UN World Food Programme

Drew Barrymore donation nourishes children's ambitions in Kenya slum school

Part of a recent US$1 million donation from WFP Ambassador Against Hunger Drew Barrymore will go towards improving schools and the lives of schoolchildren in Kenya. WFP's Marcus Prior talked to some of the children at Nairobi's Stara school, one of the places where WFP provides daily school meals and which will benefit from Drew's donation.

Introduction

Part of a recent US$1 million donation from WFP Ambassador Against Hunger Drew Barrymore will go towards improving schools and the lives of schoolchildren in Kenya. WFP's Marcus Prior talked to some of the children at Nairobi's Stara school, one of the places where WFP provides daily school meals and which will benefit from Drew's donation.

Clyde Otieno Odour, 14

Fourteen-year-old Clyde Otieno Odour strides confidently forward. He is the first student I am to interview today – he’s made absolutely sure of that.

His self-assuredness is even more striking when you understand that his parents died several years ago and he lost his sister recently – shot during the post-election violence which has scorched its way across Kenya.

Copyright: 2008 WFP/Marcus Prior

“There are some people who are just good at causing chaos,” he says, perfectly summarising the looting, mayhem and killing that unfolded before his eyes. He himself was forced to leave his home when the violence began to overwhelm Kibera.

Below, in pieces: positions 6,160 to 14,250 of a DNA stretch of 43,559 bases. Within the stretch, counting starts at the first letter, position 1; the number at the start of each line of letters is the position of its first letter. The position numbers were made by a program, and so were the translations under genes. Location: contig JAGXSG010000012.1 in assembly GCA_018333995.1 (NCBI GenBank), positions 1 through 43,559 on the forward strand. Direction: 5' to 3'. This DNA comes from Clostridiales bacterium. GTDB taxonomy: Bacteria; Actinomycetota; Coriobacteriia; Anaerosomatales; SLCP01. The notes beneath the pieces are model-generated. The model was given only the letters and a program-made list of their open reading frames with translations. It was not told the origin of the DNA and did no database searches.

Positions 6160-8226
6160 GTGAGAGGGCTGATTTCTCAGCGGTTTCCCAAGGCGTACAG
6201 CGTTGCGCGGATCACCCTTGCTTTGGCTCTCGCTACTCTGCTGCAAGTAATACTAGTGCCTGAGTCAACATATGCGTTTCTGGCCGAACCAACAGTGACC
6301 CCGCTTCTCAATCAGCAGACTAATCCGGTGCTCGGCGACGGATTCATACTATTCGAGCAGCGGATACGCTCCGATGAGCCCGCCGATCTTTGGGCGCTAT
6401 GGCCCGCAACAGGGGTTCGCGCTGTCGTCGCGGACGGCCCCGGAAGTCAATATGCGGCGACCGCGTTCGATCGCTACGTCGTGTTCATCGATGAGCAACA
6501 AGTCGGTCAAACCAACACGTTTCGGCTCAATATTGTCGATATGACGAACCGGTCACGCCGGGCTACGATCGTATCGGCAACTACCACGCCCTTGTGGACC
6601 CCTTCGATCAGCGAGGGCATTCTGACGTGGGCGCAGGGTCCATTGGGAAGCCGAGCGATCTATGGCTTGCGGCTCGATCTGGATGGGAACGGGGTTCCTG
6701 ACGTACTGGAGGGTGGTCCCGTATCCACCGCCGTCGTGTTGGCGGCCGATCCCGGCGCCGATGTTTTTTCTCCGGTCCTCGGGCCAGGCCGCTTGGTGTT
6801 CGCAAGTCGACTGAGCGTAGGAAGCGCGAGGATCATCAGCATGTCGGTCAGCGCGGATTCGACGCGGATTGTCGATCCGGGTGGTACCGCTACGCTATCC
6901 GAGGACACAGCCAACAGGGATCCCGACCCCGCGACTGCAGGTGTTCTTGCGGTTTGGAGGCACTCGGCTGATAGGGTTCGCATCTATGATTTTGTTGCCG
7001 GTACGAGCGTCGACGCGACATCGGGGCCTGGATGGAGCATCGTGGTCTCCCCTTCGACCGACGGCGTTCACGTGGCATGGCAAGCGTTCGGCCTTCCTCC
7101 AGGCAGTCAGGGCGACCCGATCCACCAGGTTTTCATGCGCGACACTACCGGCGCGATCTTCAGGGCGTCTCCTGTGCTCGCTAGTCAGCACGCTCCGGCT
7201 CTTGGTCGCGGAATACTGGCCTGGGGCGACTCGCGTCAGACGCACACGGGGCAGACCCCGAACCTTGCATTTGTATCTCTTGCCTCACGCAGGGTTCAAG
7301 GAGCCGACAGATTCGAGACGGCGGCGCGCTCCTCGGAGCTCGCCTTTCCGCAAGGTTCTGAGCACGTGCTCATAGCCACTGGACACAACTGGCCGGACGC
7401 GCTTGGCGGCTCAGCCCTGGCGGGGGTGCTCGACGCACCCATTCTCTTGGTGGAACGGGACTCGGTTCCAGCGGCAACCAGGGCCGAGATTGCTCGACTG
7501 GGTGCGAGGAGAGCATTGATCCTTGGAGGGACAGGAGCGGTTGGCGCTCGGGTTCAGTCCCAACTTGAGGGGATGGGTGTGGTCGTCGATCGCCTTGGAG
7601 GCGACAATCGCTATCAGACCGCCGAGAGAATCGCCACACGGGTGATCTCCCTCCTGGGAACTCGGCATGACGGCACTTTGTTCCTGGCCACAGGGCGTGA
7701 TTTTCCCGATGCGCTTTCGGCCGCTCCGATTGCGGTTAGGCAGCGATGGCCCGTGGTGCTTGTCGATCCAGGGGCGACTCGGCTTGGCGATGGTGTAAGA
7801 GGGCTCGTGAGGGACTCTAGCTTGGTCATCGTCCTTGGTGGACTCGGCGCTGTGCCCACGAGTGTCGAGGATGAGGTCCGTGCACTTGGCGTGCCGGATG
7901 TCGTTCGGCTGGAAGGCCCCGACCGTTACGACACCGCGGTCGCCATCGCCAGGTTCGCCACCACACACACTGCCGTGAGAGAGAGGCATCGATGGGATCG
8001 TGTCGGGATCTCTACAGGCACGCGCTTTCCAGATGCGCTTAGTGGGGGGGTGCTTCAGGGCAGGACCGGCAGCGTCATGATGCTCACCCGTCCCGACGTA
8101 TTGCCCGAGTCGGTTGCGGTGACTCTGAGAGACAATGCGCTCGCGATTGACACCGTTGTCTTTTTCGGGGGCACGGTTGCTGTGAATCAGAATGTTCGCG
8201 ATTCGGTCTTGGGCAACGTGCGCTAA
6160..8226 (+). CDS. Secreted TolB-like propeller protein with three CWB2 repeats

Stara school has quite literally rescued him, as he explained to me.

“I have nowhere to find food,” Clyde says. “We were struggling with my aunt to get even small meals. The food here is sweet and has a lot of proteins. Since I came here I think I have changed. The food helps me at lunchtime. Even when I go back home I am not hungry. The food helps me to get stronger,” he says.

Clyde says that when he finishes his studies he wants to be a pilot – Kibera is on the flight path to Nairobi’s second airport and planes regularly fly low over the shacks.

“When I finish school I hope to have a good job and not involve myself in causing chaos,” he says.

Stara school

Stara School is one of more than 70 in Nairobi’s slums where students receive a snack and a hot meal at school every day through WFP.

The school, which was founded by Josephine Mumo as a rescue centre for children orphaned by the ravages of HIV/Aids, now has 530 students.

Of these, 70 percent have lost two parents, 15 percent have one parent, 10 per cent are neglected and abused, and 5 percent are poor and needy.

Alice Nzilani, 13

Alice Nzilani’s life has been unsettled over the past few weeks. When the post-election violence broke out, she was still in her parental village outside Nairobi. When she and her family decided it was safe enough to return home, she was in for an upsetting surprise.

Copyright: 2008 WFP/Marcus Prior

“We were up country and we were listening to the radio to hear what is going on,” she says.